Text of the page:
Alessandra Iozzo’s research into Canadian deaf history, particularly at the Ontario Institution my grandparents attended, delivered me close to my roots. Iozzo writes that d/Deaf individuals in the late 1800s and early 1900s were seen as a “troubling” sector of the population in that they did not “fit,” nor were they clearly “outside” the boundary of the category of “citizen.” In other words, the category of “normal.” Deaf individuals were infantilized, pitied, and feared for their immorality, lunacy, financial dependency, and perceived inability to reap the “rights of citizenship.” She highlights the following quote, from the parent of a d/Deaf child in 1858: “…they will continue in a state worse than the Heathen… Being myself the parent of a deaf and dumb [child], I feel most anxious that the above should be noticed.”
My eyes pass back over the word heathen. Twice, then three times. Capitalized. Heathen. And in the throbbing of my body, I feel the weight of that word sewed into the marrow of my roots.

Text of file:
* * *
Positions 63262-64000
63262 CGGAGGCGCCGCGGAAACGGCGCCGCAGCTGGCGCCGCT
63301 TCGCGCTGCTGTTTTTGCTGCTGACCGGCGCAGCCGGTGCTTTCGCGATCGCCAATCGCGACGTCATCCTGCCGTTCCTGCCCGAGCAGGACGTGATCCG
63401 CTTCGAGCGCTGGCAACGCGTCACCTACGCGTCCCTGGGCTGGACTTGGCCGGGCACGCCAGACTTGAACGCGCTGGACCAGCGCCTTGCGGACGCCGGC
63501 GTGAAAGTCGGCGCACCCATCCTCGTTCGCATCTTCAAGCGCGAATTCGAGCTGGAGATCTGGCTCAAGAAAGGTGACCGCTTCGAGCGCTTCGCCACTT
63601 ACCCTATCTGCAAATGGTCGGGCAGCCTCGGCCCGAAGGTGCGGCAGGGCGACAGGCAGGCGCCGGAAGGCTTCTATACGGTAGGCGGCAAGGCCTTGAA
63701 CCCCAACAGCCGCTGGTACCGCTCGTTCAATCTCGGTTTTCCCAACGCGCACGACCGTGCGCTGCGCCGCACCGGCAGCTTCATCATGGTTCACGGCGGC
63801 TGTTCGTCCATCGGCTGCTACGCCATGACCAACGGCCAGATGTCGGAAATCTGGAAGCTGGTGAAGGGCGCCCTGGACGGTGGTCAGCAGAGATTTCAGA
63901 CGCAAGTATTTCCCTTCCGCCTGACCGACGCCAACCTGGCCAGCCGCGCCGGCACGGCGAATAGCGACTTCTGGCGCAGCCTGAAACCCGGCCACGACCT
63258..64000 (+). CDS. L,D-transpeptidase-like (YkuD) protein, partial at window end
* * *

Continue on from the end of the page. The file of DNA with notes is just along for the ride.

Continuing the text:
“But you don’t look disabled” that boy had said to me so many years ago in that bar. Tickled with himself, he had continued, “You’re beautiful.”
Yes, I thought. How many ways did I know the word: Heathen.
As a little girl, one of my deaf friends, who wore hearing aids and didn’t sign at all, got a cochlear implant. There is a common debate in the d/Deaf world between those who learn lip reading and speaking, and the possible opt-in for cochlear implants, and those who grow up learning sign language and relying on sign as their primary communication. Some argue that not teaching d/Deaf children to sign deprives them of early language skill ability and development, as well as their culture. They see parents who don’t allow their child the immersion into what is their unique culture—capital D, Deaf culture—as selfish.